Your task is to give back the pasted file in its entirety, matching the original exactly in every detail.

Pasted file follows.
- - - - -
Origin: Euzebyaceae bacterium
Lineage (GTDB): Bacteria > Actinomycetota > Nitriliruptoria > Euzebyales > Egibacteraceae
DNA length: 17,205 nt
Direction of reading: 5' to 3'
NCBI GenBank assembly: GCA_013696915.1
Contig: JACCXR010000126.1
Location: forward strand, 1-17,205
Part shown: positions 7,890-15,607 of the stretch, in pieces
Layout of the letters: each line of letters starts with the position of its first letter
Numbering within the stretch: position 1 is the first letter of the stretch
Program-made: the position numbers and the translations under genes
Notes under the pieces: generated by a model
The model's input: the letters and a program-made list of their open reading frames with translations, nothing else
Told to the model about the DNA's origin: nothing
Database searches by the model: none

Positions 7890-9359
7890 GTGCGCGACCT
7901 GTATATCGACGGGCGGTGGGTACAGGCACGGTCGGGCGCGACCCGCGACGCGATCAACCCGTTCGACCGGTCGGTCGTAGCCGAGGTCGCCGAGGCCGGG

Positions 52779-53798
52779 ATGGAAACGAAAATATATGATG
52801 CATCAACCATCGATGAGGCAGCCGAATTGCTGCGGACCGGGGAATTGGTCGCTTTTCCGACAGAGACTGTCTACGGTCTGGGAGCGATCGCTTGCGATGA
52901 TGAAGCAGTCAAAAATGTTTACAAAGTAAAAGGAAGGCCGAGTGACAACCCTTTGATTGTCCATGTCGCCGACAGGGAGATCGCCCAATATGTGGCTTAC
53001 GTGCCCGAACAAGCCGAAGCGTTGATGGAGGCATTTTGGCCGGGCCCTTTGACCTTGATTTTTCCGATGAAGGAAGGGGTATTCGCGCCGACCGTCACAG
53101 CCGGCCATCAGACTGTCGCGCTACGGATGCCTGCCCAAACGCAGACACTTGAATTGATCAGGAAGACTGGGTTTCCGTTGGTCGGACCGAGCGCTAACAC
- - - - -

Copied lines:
Origin: Euzebyaceae bacterium
Lineage (GTDB): Bacteria > Actinomycetota > Nitriliruptoria > Euzebyales > Egibacteraceae
DNA length: 17,205 nt
Direction of reading: 5' to 3'
NCBI GenBank assembly: GCA_013696915.1
Contig: JACCXR010000126.1
Location: forward strand, 1-17,205
Part shown: positions 7,890-15,607 of the stretch, in pieces
Layout of the letters: each line of letters starts with the position of its first letter
Numbering within the stretch: position 1 is the first letter of the stretch
Program-made: the position numbers and the translations under genes
Notes under the pieces: generated by a model
The model's input: the letters and a program-made list of their open reading frames with translations, nothing else
Told to the model about the DNA's origin: nothing
Database searches by the model: none

Positions 7890-9359
7890 GTGCGCGACCT
7901 GTATATCGACGGGCGGTGGGTACAGGCACGGTCGGGCGCGACCCGCGACGCGATCAACCCGTTCGACCGGTCGGTCGTAGCCGAGGTCGCCGAGGCCGGG

Positions 52779-53798
52779 ATGGAAACGAAAATATATGATG
52801 CATCAACCATCGATGAGGCAGCCGAATTGCTGCGGACCGGGGAATTGGTCGCTTTTCCGACAGAGACTGTCTACGGTCTGGGAGCGATCGCTTGCGATGA
52901 TGAAGCAGTCAAAAATGTTTACAAAGTAAAAGGAAGGCCGAGTGACAACCCTTTGATTGTCCATGTCGCCGACAGGGAGATCGCCCAATATGTGGCTTAC
53001 GTGCCCGAACAAGCCGAAGCGTTGATGGAGGCATTTTGGCCGGGCCCTTTGACCTTGATTTTTCCGATGAAGGAAGGGGTATTCGCGCCGACCGTCACAG
53101 CCGGCCATCAGACTGTCGCGCTACGGATGCCTGCCCAAACGCAGACACTTGAATTGATCAGGAAGACTGGGTTTCCGTTGGTCGGACCGAGCGCTAACAC